Jake Paul’s mobility scooter causes theme park chaos

One of the Paul brothers got in hot water for being annoying in public. Again.

Jake Paul caused a scene at a North Carolina amusement park this week when he rented a motorized scooter meant for handicapped visitors and rode it throughout the grounds shouting and trying to do tricks on it. Members of his Team 10 crew were reportedly there with him, and the YouTubers were seen racing, attempting flips, and operating the scooter with multiple people piled on top. Paul also seemed to be encouraging kids in the park to chase the scooter and “almost ran over a crowd of people.”

Video of the day at Carowinds has since been scrubbed from a lot of Instagram accounts, but the Blast was able to edit together a reel before the posts were taken down. In the video, kids can be heard screaming and chasing after Paul as he yells, “Get to the Batmobile!” Paul can also be heard encouraging kids to punch another rider “in the head.”

https://www.instagram.com/p/BjoSCwFHAwZ/?taken-at=8703826

https://www.instagram.com/p/Bjn4Pd5njL4/?taken-at=8703826

My brother @jeremiah.pump was walking with @jakepaul at Carowinds. What are the odds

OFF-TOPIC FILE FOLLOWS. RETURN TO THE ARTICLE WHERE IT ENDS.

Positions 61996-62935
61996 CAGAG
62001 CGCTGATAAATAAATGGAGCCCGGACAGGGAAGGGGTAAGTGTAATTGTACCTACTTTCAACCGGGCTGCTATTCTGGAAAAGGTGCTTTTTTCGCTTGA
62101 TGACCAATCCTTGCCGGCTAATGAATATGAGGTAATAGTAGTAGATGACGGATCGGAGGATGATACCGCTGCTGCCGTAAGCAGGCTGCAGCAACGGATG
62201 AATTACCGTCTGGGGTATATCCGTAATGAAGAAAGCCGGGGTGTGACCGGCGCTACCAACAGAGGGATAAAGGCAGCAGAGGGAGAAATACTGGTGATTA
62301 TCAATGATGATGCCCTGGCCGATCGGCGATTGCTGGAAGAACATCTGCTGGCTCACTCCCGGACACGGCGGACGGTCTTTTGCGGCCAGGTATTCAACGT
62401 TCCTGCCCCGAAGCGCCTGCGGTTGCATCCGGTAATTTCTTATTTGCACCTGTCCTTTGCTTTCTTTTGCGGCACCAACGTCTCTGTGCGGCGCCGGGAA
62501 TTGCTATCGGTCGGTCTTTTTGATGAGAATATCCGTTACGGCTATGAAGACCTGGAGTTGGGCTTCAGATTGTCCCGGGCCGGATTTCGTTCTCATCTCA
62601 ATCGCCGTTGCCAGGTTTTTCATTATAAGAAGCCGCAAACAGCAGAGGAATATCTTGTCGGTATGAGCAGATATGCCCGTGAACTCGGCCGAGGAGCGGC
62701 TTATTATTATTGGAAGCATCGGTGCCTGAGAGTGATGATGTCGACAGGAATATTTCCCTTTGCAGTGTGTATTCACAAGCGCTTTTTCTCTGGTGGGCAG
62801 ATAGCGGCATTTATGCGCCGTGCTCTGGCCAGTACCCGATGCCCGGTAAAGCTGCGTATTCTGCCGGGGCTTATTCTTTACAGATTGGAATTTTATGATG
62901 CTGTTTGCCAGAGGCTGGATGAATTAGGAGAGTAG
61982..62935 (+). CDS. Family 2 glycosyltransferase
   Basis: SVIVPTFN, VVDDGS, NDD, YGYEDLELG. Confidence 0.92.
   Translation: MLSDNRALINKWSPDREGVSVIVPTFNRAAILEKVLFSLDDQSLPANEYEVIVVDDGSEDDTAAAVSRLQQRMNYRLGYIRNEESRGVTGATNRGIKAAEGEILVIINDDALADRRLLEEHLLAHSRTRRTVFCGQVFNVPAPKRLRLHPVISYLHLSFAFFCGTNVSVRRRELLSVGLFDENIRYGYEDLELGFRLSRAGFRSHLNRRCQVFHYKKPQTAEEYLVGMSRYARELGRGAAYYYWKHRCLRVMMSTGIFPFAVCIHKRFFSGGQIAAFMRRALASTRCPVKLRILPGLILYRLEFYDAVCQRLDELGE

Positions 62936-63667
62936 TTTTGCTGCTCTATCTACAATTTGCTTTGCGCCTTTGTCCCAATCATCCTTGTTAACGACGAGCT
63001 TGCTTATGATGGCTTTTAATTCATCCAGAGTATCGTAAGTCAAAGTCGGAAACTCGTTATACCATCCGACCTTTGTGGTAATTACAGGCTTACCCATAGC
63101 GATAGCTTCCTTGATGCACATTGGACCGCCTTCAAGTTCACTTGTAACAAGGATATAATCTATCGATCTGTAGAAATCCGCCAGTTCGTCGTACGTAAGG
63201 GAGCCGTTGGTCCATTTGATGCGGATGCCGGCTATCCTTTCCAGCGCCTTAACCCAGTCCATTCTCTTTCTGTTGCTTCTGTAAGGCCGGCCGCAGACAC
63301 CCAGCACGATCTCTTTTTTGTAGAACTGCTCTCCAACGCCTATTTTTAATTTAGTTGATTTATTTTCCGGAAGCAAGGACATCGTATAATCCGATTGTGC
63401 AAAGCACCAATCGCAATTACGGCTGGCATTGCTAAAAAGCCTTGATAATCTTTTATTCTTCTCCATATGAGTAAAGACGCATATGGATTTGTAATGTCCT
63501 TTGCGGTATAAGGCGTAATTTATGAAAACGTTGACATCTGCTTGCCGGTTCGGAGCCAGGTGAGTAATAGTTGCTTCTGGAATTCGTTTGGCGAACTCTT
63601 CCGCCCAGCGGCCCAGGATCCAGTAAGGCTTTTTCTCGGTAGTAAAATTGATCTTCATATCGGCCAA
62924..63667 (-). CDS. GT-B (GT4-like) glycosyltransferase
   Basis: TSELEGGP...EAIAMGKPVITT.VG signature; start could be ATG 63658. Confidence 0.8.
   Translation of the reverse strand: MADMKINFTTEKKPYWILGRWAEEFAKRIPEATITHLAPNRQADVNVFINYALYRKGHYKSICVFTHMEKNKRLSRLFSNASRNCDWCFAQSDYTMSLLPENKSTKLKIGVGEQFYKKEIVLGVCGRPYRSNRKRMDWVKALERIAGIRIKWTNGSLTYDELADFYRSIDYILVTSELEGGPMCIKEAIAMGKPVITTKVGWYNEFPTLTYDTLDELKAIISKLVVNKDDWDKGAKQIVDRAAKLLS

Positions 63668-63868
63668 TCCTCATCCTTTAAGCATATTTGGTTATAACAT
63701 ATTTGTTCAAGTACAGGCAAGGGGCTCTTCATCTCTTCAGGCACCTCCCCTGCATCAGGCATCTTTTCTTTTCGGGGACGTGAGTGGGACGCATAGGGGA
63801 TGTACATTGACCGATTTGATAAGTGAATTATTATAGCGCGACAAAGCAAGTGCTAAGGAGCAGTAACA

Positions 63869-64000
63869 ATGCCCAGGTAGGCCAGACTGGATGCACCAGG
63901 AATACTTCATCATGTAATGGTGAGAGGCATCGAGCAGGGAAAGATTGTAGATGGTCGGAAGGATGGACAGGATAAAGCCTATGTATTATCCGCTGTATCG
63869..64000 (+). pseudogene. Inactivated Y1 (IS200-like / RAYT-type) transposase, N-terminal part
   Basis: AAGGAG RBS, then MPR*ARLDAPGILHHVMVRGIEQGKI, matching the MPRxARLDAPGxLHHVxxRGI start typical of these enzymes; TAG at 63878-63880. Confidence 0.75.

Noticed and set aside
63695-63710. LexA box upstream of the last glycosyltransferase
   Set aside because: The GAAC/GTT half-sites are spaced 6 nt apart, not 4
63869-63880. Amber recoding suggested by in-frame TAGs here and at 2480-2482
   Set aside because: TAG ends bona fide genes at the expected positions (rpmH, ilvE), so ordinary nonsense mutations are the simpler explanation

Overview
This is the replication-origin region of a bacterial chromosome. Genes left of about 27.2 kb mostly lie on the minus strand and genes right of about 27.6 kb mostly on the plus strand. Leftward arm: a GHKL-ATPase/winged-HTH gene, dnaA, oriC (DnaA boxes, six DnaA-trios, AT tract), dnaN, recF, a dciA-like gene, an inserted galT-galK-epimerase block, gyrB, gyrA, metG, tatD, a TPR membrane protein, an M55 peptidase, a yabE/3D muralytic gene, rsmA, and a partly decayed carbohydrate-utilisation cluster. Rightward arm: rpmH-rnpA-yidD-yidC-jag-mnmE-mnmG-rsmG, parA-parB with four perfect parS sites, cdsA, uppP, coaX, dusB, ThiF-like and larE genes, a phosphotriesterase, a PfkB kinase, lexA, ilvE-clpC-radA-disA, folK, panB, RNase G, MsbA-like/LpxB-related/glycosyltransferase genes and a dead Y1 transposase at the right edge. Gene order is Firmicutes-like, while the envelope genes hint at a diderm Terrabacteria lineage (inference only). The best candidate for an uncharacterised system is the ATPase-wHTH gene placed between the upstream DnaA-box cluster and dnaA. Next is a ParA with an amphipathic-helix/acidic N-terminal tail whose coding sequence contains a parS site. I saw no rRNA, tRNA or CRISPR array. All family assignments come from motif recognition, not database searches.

A post shared by Micah Williams (@micahwilliams7366) on

A representative from Carowinds said that Paul was not ejected from the park by staff, but decided to leave on his own after several reminders from security about how to safely operate a scooter.

“We do not condone Jake Paul’s behavior, and after park security insisted that he follow the safety rules he decided to leave the property,” the rep said.

A rep for Jake Paul denies any wrongdoing on the part of Paul and his crew, and said they decided to leave on their own because of the “overwhelming crowd of fans.”

Paul has been making headlines recently because his squad seems to be slowly disbanding, and with a constant stream of press like this, it’s not difficult to guess why.

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Christine Friar

Christine Friar

Christine Friar is a writer and editor in New York who focuses on streaming entertainment and internet culture. Her work has appeared in the Awl, the Fader, New York Magazine, Paper Magazine, Vogue, Elle, and more.